All Saint’s Day is major in Austria, and in most Christian countries around Central and Eastern Europe as well. All week long the flower shops and pop-up stands near cemeteries have swelled with red candles and flower arrangements in preparation for this weekend’s mass melancholy. It goes without saying, too, that everything here is closed. Everything, that is, except for golf courses, souvenir stores in the Inner Stadt, and grocery stores at train stations, petrol stations, and the airport. Don’t ask me to explain the logic behind these protocols.
After a beautifully crisp morning ride at the barn (also open!), we, too, headed to one of Vienna’s most famous cemeteries, the St. Marxer Friedhof. For most Austrians dying and remembrance is a cherished part of their culture, so it was of no surprise to us to see families picnicking on the grassy areas of the graveyard today. Extra trams were in service to Vienna’s Central Cemetery, where over 3 million are interred; and even our little village cemetery offered shuttle bus service from the closest tram stop.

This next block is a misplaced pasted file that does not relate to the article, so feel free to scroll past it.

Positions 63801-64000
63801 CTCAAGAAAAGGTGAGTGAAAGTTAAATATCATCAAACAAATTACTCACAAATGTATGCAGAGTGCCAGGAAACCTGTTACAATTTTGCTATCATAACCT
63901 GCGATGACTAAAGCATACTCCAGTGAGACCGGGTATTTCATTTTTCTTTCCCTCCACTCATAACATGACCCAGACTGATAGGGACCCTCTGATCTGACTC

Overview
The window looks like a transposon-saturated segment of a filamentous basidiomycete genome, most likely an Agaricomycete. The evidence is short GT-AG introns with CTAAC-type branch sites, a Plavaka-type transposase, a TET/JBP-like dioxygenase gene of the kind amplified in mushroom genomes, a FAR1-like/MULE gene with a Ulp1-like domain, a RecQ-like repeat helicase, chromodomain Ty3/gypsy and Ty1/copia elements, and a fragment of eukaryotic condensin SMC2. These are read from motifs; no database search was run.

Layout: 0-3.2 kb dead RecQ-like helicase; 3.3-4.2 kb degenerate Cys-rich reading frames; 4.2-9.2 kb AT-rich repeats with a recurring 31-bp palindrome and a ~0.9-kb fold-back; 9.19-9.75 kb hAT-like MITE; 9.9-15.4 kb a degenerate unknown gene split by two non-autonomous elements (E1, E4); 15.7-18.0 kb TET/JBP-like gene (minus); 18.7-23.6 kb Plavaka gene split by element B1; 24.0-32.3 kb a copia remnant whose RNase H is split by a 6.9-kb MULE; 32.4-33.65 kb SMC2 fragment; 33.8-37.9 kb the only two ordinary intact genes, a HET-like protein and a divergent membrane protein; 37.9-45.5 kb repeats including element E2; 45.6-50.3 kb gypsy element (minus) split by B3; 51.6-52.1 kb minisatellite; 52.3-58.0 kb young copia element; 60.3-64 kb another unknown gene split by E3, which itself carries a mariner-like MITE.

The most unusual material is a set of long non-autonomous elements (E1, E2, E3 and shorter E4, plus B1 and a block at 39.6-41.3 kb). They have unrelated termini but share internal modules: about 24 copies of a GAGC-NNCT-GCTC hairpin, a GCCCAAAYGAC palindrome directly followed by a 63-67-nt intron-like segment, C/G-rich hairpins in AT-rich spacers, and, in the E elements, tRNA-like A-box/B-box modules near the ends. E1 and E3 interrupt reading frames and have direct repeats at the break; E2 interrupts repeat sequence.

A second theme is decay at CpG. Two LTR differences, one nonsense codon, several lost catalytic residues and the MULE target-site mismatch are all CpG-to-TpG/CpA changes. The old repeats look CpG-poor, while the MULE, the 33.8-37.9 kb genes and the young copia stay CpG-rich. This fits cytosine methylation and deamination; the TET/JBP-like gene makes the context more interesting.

The St. Marxer Friedhof is almost park-like, with dappled, quiet lanes lined with the markers of Vienna’s 18th century bourgeois, some very weathered and faded; others, still full of Biedermeier-era grace and style. 

The protected grave of a Jewish person, one of a handful across the cemetery.
Following a group of Segway tourists (yes, in a cemetery), we came to what is believed to be the final resting place of the cemetery’s most famous interred, Wolfgang Amadeus Mozart.
Really, as strange as it might seem, St. Marxer Friedhof was the perfect place to be today.